But I want to be clear about something I am not saying. Am I saying that averages differences should never be used? No. I am saying that where we have individualised, granular information or we have the capability of obtaining it, we shouldn’t use average differences for the purposes of making policies that affect individuals. In addition, where using an average difference is completely out of line with the proportions involved, we should air on the side of not using the average: for example, the Green Team may be 50% more likely to kill, but if that amounts to a 2% chance that any member of the Green Team may kill, we cannot use a sledge hammer to crack the nut that is the killers of the Green Team.

And this brings me to the final point: why should we try to avoid using averages aside from the fact they may not illuminate as much as statistics about variations within groups and it makes people unthinking and lazy? I think one potential argument is that it reinforces a world view not based on treating people as individuals. Individualism matters: it is associated with good outcomes like a nations polity score (Gorodnichenko and Roland (2015) which in turn is related to economic outcomes (Kyriacou (2015)).

Methodological individualism is important because it tells us more about the world. What we mean by methodological individualism is that the unit of social and moral life for causal and moral purposes is the individual. An ideology or policy preference based on using averages as a unit is at odds with the correct way of scientific and historical analysis a la Karl Popper. He alludes to just as much in the Poverty of Historicism: “Unable to ascertain what is the minds of so many individuals, he [the historicist] must try to simplify his problems by eliminating individual differences” (p.90).  

When we, as a matter of policy, start treating averages as the basis for policy, rather than individuals (even when that is informed by an understanding of group differences), we end up undermining the moral and other status of individuals. I consider it to be no surprise that hard right individuals, nativists and extreme leftists utilise collectives and averages at the expense of individuals – it is the core of their ideology. It explains why so much of what they do is at odds with liberal principles of due process and the rule of law.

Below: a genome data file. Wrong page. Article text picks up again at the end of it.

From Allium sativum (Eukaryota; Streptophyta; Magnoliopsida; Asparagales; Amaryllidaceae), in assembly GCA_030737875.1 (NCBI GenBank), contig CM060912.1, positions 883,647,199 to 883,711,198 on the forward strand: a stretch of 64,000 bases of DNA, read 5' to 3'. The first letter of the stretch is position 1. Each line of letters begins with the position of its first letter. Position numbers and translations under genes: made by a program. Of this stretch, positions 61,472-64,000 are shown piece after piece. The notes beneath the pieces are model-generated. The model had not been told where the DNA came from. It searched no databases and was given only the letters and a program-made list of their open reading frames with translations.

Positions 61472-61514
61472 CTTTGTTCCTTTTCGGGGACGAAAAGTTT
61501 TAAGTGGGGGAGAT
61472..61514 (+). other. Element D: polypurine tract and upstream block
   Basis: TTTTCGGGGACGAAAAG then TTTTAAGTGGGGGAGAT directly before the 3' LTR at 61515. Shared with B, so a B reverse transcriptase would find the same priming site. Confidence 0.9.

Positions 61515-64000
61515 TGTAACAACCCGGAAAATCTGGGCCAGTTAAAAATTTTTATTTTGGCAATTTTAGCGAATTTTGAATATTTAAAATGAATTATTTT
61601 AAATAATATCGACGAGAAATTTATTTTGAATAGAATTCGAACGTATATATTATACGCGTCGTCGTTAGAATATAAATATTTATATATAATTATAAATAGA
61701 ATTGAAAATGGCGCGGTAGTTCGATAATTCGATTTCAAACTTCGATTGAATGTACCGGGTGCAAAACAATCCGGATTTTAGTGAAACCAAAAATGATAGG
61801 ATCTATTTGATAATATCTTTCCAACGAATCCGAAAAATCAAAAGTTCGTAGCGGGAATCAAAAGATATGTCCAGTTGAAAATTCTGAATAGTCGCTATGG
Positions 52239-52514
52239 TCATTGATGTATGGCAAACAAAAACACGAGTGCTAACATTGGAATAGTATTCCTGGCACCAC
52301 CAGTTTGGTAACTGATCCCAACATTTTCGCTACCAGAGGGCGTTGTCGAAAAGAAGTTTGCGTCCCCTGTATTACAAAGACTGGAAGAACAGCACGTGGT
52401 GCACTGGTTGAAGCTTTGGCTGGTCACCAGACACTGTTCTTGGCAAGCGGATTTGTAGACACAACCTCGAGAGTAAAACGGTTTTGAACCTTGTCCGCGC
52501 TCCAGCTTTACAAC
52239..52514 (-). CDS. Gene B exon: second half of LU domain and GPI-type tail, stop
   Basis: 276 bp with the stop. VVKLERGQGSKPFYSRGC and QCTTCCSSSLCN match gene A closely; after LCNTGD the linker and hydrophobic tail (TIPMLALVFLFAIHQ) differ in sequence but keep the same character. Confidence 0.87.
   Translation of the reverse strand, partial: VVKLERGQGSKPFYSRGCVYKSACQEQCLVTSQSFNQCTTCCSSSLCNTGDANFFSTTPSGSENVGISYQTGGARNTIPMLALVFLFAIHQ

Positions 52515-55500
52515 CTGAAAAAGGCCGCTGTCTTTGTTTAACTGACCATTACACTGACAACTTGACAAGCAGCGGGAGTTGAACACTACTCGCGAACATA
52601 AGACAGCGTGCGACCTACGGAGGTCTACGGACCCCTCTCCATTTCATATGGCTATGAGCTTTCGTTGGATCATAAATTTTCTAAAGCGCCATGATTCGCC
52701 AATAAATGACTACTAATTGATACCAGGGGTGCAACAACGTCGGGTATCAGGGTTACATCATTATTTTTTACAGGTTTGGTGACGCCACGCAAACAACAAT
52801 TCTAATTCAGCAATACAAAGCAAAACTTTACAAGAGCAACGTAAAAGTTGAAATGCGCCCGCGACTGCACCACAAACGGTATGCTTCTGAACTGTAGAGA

I appreciate that some of the above appears to be abstract and may, to some, appear to be obvious. But I am always struck at how selective people’s approach to applying averages really is. I wouldn’t try to make a claim about how wide spread such inconsistencies are – there is no data – but I would ask people to apply, consistently, the need to for controls, the need to appreciate overlapping bell curves, the need to assess trade-offs, the need to avoid reinforcing a norm contrary to a fundamental Western norm: individualism. The next post is about the need to reinforce norms during the Trump administration.  


Cobb said...

Is it reasonable to apply standards to countries? You speak of the 7 banned Muslim countries, without the context of how many other Muslim majority countries were not banned, and seem to reduce it to an anti-Muslim policy. But certainly there are treaties between countries that are not globalist pacts that decide at the level of policy to treat all citizens of those countries not as individuals but as .. what? Subjects to their crown, or citizens that are likely to be supporters of their government policies?

I have found myself in a position of answering questions about what Americans think of Iranians. What is any individual to say to answer that. It might seem a naive question, but the world of the internet is full of naive questions and uninformed answers. Wikipedia does not suffice.